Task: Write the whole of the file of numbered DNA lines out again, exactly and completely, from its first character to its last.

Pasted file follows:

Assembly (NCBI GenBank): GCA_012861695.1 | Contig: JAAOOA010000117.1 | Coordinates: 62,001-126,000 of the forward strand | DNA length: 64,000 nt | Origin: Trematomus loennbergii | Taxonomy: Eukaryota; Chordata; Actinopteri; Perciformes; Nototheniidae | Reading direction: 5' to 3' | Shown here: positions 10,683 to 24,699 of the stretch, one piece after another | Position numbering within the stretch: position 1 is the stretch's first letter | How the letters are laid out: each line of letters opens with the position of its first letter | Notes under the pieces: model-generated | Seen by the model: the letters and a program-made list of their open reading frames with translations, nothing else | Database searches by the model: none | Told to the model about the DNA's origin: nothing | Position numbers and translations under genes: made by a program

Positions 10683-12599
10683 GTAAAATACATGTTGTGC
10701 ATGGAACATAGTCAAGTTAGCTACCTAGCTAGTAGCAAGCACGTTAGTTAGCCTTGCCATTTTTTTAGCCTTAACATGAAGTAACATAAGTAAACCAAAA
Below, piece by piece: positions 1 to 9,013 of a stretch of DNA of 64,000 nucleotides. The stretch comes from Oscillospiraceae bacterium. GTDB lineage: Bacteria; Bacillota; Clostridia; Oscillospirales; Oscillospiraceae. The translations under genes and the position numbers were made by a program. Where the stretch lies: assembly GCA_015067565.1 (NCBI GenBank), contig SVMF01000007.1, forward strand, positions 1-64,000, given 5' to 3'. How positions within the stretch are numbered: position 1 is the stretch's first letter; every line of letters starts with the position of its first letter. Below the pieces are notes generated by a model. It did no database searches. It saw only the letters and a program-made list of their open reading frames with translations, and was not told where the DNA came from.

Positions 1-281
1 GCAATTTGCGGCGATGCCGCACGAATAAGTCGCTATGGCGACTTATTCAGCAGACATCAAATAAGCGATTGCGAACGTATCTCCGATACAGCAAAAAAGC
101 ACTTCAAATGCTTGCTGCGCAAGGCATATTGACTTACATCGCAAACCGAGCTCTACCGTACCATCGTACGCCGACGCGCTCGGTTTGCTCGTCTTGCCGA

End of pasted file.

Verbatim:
Assembly (NCBI GenBank): GCA_012861695.1 | Contig: JAAOOA010000117.1 | Coordinates: 62,001-126,000 of the forward strand | DNA length: 64,000 nt | Origin: Trematomus loennbergii | Taxonomy: Eukaryota; Chordata; Actinopteri; Perciformes; Nototheniidae | Reading direction: 5' to 3' | Shown here: positions 10,683 to 24,699 of the stretch, one piece after another | Position numbering within the stretch: position 1 is the stretch's first letter | How the letters are laid out: each line of letters opens with the position of its first letter | Notes under the pieces: model-generated | Seen by the model: the letters and a program-made list of their open reading frames with translations, nothing else | Database searches by the model: none | Told to the model about the DNA's origin: nothing | Position numbers and translations under genes: made by a program

Positions 10683-12599
10683 GTAAAATACATGTTGTGC
10701 ATGGAACATAGTCAAGTTAGCTACCTAGCTAGTAGCAAGCACGTTAGTTAGCCTTGCCATTTTTTTAGCCTTAACATGAAGTAACATAAGTAAACCAAAA
Below, piece by piece: positions 1 to 9,013 of a stretch of DNA of 64,000 nucleotides. The stretch comes from Oscillospiraceae bacterium. GTDB lineage: Bacteria; Bacillota; Clostridia; Oscillospirales; Oscillospiraceae. The translations under genes and the position numbers were made by a program. Where the stretch lies: assembly GCA_015067565.1 (NCBI GenBank), contig SVMF01000007.1, forward strand, positions 1-64,000, given 5' to 3'. How positions within the stretch are numbered: position 1 is the stretch's first letter; every line of letters starts with the position of its first letter. Below the pieces are notes generated by a model. It did no database searches. It saw only the letters and a program-made list of their open reading frames with translations, and was not told where the DNA came from.

Positions 1-281
1 GCAATTTGCGGCGATGCCGCACGAATAAGTCGCTATGGCGACTTATTCAGCAGACATCAAATAAGCGATTGCGAACGTATCTCCGATACAGCAAAAAAGC
101 ACTTCAAATGCTTGCTGCGCAAGGCATATTGACTTACATCGCAAACCGAGCTCTACCGTACCATCGTACGCCGACGCGCTCGGTTTGCTCGTCTTGCCGA